The SEC Tournament begins Wednesday at Bridgestone Arena in Nashville.

While the tournament lacks much bubble drama, with Kermit Davis and Ole Miss the lone SEC team on the Bubble, per the Bracketology aggregator site BracketMatrix, it remains packed with intriguing storylines.

Take the top seeds, Alabama and Arkansas, both coming off sensational seasons under second-year head coaches.

Nate Oats and the Crimson Tide secured the top seed by capturing their first regular-season SEC title since 2002. Alabama hasn’t won the SEC Tournament since the halcyon days of the Wimp Sanderson era. They enter Nashville consensus favorites to end a 30-year drought this weekend.

Meanwhile, Arkansas seems ahead of schedule under Eric Musselman, whose first Arkansas team finished 10th in the league a year ago, leading to a roster flip that saw the Razorbacks bring in 10 new scholarship players this season. No matter — the man known in college basketball circles as “The Importer,” heads to Nashville with the hottest team in America outside of Spokane, Washington. Arkansas has won 11 of its last 12 games and 11 consecutive league games on their way to the 2 seed. If they lose a game in Nashville this weekend, it will be their first league defeat since a mid-January loss at Alabama.

There are other fascinating storylines as well.

Take Kentucky, playing on Thursday at the SEC Tournament for the first time in the John Calipari era. Can the Wildcats win 4 consecutive games and earn an NCAA Tournament bid, or will they miss the Big Dance for just the third time this century?

LSU intrigues as well. Will Wade says the Tigers are playing their best basketball of the season and feels his team is underrated heading into March. We’ll soon find out. Or how about preseason SEC favorite Tennessee, which bested a shorthanded Florida team on the final day of the regular season to earn the last double-bye but head across the state to Nashville having won just 7 of their last 13 games. Can Rick Barnes deliver on the promise of his uber-talented roster, or will it be a second-consecutive disappointing season on Rocky Top?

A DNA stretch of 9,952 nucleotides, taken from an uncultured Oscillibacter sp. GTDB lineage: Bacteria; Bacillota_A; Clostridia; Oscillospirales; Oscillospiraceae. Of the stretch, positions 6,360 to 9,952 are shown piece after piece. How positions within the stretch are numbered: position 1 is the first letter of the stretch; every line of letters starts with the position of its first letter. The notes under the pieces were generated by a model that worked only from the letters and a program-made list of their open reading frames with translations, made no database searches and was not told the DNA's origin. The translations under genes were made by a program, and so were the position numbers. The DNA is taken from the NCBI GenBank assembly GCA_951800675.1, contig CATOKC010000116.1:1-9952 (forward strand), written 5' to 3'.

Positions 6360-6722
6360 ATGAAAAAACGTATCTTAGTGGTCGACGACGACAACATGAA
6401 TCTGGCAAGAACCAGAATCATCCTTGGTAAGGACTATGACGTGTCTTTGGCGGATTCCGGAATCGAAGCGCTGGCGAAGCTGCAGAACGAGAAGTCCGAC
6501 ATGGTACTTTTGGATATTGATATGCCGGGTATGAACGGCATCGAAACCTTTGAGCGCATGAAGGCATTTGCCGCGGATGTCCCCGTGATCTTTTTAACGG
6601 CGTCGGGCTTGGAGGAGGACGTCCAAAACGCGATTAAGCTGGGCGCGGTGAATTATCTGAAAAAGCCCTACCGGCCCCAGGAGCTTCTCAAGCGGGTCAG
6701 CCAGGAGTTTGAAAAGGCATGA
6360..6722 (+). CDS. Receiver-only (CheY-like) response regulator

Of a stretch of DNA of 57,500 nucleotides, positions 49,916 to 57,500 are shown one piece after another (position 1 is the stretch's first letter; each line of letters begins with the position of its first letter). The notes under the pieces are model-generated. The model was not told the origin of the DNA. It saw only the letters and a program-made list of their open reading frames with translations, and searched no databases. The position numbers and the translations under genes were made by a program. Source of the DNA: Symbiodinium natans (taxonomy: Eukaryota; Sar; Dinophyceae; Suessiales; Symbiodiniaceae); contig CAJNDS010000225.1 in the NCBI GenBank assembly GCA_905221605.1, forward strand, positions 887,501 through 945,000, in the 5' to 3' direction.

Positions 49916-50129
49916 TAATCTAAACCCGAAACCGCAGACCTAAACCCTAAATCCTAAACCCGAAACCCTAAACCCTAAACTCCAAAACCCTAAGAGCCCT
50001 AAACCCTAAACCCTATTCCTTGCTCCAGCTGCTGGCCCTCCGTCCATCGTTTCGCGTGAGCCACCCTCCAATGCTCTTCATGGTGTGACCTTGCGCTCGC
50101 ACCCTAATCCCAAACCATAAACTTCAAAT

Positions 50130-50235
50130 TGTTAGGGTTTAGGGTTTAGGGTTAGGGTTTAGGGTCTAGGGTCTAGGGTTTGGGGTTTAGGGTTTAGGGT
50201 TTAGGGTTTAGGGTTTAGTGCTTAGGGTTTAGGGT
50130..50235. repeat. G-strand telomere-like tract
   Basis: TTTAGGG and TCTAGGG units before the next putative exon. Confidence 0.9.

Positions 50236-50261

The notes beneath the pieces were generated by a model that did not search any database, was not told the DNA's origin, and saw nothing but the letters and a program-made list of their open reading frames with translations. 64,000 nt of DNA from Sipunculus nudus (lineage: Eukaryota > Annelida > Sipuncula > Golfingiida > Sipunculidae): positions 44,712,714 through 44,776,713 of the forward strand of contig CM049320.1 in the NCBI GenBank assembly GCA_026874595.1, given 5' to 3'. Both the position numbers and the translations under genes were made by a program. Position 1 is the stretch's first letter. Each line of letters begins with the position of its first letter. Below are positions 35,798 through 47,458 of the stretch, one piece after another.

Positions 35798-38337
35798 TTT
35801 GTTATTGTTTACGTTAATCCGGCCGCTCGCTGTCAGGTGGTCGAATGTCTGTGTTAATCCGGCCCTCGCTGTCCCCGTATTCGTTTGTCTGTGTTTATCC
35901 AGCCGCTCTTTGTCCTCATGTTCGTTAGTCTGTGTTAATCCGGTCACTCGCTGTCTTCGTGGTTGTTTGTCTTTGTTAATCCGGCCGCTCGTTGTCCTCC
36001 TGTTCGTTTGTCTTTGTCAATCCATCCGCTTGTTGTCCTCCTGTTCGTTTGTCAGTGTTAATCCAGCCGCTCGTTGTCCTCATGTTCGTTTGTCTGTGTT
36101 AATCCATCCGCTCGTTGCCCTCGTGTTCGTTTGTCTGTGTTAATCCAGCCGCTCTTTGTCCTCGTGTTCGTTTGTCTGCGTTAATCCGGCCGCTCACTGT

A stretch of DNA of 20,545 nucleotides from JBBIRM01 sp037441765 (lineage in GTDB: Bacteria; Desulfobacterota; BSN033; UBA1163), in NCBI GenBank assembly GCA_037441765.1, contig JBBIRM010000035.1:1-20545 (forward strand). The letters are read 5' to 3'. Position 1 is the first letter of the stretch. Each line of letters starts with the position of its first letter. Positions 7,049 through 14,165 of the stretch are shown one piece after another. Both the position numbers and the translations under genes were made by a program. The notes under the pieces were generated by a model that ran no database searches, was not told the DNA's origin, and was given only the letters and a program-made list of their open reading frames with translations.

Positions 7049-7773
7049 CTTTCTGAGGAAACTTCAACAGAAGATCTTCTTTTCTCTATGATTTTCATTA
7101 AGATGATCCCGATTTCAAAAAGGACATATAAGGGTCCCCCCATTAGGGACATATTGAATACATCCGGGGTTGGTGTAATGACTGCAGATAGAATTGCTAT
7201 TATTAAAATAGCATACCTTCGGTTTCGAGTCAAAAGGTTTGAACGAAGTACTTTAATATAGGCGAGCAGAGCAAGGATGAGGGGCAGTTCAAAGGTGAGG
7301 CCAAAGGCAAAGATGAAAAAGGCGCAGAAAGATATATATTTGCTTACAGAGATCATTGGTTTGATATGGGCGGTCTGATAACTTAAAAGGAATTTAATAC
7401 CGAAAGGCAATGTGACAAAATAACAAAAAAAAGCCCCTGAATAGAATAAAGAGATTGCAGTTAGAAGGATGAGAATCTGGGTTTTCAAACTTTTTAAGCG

These are just some of the questions waiting to be answered in the Music City starting Wednesday night.

Here’s the only SEC Tournament preview you’ll need, team by team, and in case you missed it, here are 10 Bold Predictions for the SEC Tournament from Joe Cox, published Tuesday.

13. Vanderbilt (8-15, 3-13)

KenPom Rankings: 95th overall, 69th in offensive efficiency, 134th defensive efficiency

Best Player: Scotty Pippen Jr., Sophomore, Guard

The Skinny: Led by Pippen, who averaged 20.6 points per game and 4.9 assists per contest and was named first-team All-SEC by media and coaches, the Commodores can definitely score. Vanderbilt was held under 70 points only 4 times in SEC play, and Jerry Stackhouse draws up a nice offense, predicated on excellent spacing and sophisticated ball screens he took with him from the NBA. Unfortunately for Pippen, his best complementary piece, stretch four Dylan Disu (15 ppg, 9.2 rebounds, 36% 3P) is out for the remainder of the year with a knee injury. That’s a tough blow for a Vandy team that pushed Alabama and Kentucky down the stretch before Disu’s departure.

Best-case scenario (by round): Trip to quarterfinals. Look, anytime you have a scorer of Pippen’s ability, a couple of wins are possible if he’s red hot. Texas A&M really struggles to score, and Vanderbilt hung around with Florida in Gainesville, who would wait on Thursday should Vanderbilt win Wednesday night. It’s hard to beat a team 3 times in a season, and that would be the ask for Florida if they play Vanderbilt.

Prediction: A tough loss Wednesday night to Texas A&M.

12. Texas A&M (8-9, 2-8)

KenPom Rankings: 129th overall, 176 in offensive efficiency, 93 in defensive efficiency

Best Player: Emanuel Miller, Sophomore, Forward

The Skinny: Buzz Williams won SEC Coach of the Year in his first season back home in the heart of Texas, but a lack of offensive firepower and a pair of COVID pauses (the second lasting the entire month of February) wiped out any chance to make progress in Year 2 of the Buzz era.